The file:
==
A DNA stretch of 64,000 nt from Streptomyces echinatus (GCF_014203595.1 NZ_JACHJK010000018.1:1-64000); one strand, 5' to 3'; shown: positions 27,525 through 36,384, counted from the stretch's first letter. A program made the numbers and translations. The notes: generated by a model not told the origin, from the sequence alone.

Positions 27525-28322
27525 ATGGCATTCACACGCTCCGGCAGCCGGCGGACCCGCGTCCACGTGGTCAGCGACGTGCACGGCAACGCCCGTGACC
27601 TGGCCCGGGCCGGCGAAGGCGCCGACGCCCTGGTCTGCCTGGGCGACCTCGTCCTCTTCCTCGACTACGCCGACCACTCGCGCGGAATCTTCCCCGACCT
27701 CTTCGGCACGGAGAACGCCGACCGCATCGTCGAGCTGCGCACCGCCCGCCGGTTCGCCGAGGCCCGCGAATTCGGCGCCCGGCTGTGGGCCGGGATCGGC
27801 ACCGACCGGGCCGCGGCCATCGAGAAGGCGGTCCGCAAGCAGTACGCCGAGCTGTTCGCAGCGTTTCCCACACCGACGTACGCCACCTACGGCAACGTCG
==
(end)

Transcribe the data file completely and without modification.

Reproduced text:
A DNA stretch of 64,000 nt from Streptomyces echinatus (GCF_014203595.1 NZ_JACHJK010000018.1:1-64000); one strand, 5' to 3'; shown: positions 27,525 through 36,384, counted from the stretch's first letter. A program made the numbers and translations. The notes: generated by a model not told the origin, from the sequence alone.

Positions 27525-28322
27525 ATGGCATTCACACGCTCCGGCAGCCGGCGGACCCGCGTCCACGTGGTCAGCGACGTGCACGGCAACGCCCGTGACC
27601 TGGCCCGGGCCGGCGAAGGCGCCGACGCCCTGGTCTGCCTGGGCGACCTCGTCCTCTTCCTCGACTACGCCGACCACTCGCGCGGAATCTTCCCCGACCT
27701 CTTCGGCACGGAGAACGCCGACCGCATCGTCGAGCTGCGCACCGCCCGCCGGTTCGCCGAGGCCCGCGAATTCGGCGCCCGGCTGTGGGCCGGGATCGGC
27801 ACCGACCGGGCCGCGGCCATCGAGAAGGCGGTCCGCAAGCAGTACGCCGAGCTGTTCGCAGCGTTTCCCACACCGACGTACGCCACCTACGGCAACGTCG